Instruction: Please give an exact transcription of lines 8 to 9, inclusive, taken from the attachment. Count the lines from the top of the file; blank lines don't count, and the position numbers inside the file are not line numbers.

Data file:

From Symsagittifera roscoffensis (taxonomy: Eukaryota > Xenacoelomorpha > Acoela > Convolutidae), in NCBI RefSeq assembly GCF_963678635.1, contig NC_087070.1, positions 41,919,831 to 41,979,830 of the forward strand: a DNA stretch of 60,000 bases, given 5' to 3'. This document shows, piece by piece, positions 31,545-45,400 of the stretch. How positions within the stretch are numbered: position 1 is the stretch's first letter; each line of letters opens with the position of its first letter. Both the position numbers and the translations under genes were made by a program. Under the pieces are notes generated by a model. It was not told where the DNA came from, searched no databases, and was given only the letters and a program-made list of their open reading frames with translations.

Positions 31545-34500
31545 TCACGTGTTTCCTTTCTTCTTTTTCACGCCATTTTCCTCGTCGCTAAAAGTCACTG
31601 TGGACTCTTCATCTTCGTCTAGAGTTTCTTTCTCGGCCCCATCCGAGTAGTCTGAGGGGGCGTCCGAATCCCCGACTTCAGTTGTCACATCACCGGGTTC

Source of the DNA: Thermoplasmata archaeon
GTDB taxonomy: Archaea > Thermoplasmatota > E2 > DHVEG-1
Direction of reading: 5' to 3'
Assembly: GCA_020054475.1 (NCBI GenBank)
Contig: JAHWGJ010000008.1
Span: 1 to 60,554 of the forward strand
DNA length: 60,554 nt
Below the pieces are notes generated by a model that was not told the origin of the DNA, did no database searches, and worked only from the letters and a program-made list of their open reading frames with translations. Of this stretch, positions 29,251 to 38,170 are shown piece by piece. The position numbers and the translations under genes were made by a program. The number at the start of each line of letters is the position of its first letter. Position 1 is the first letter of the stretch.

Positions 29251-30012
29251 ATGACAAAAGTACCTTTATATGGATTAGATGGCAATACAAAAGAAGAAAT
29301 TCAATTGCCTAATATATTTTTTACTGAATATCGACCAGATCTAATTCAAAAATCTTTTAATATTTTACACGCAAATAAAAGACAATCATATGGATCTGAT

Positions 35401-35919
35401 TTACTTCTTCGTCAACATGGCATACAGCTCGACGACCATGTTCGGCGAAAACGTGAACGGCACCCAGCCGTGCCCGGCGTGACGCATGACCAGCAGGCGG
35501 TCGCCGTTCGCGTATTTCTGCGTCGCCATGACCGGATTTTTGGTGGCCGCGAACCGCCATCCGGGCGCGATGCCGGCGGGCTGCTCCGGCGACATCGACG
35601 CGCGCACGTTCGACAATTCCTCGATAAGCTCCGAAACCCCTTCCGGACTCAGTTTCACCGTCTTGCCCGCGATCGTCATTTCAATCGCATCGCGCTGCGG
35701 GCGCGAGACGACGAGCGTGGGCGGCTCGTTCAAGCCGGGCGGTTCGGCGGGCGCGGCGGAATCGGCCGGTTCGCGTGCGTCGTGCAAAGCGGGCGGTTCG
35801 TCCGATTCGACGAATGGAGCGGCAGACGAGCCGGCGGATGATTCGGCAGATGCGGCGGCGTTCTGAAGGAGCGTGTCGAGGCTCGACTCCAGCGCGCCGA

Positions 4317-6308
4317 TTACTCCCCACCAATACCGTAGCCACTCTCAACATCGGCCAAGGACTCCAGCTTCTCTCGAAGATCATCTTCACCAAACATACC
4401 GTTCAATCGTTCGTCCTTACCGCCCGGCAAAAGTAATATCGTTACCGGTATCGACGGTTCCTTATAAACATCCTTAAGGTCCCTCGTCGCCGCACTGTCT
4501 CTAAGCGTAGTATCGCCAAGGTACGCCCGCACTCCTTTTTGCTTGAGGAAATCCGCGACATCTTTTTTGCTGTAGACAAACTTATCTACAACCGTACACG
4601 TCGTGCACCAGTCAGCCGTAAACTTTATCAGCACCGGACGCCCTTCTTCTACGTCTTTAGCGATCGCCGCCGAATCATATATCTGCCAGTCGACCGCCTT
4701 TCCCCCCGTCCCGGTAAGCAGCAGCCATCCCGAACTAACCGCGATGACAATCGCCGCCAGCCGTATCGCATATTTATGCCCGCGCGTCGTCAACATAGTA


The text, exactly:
Assembly: GCA_020054475.1 (NCBI GenBank)
Contig: JAHWGJ010000008.1